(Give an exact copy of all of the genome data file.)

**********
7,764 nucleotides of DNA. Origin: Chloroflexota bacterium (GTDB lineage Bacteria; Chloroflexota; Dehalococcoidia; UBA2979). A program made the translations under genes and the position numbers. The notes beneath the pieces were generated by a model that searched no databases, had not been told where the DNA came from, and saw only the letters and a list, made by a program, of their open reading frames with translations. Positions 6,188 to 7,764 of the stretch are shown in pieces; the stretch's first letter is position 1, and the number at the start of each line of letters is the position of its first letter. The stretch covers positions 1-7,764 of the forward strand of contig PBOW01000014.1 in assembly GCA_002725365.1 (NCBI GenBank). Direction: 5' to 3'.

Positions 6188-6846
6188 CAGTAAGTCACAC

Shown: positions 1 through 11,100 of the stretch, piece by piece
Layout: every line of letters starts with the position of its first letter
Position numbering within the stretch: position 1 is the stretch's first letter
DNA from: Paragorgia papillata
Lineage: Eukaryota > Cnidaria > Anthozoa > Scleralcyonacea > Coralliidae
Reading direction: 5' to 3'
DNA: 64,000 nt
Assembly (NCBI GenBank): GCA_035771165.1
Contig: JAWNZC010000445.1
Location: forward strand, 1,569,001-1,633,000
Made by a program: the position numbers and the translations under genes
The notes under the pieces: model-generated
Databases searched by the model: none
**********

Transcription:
7,764 nucleotides of DNA. Origin: Chloroflexota bacterium (GTDB lineage Bacteria; Chloroflexota; Dehalococcoidia; UBA2979). A program made the translations under genes and the position numbers. The notes beneath the pieces were generated by a model that searched no databases, had not been told where the DNA came from, and saw only the letters and a list, made by a program, of their open reading frames with translations. Positions 6,188 to 7,764 of the stretch are shown in pieces; the stretch's first letter is position 1, and the number at the start of each line of letters is the position of its first letter. The stretch covers positions 1-7,764 of the forward strand of contig PBOW01000014.1 in assembly GCA_002725365.1 (NCBI GenBank). Direction: 5' to 3'.

Positions 6188-6846
6188 CAGTAAGTCACAC

Shown: positions 1 through 11,100 of the stretch, piece by piece
Layout: every line of letters starts with the position of its first letter
Position numbering within the stretch: position 1 is the stretch's first letter
DNA from: Paragorgia papillata
Lineage: Eukaryota > Cnidaria > Anthozoa > Scleralcyonacea > Coralliidae
Reading direction: 5' to 3'
DNA: 64,000 nt
Assembly (NCBI GenBank): GCA_035771165.1
Contig: JAWNZC010000445.1
Location: forward strand, 1,569,001-1,633,000
Made by a program: the position numbers and the translations under genes
The notes under the pieces: model-generated
Databases searched by the model: none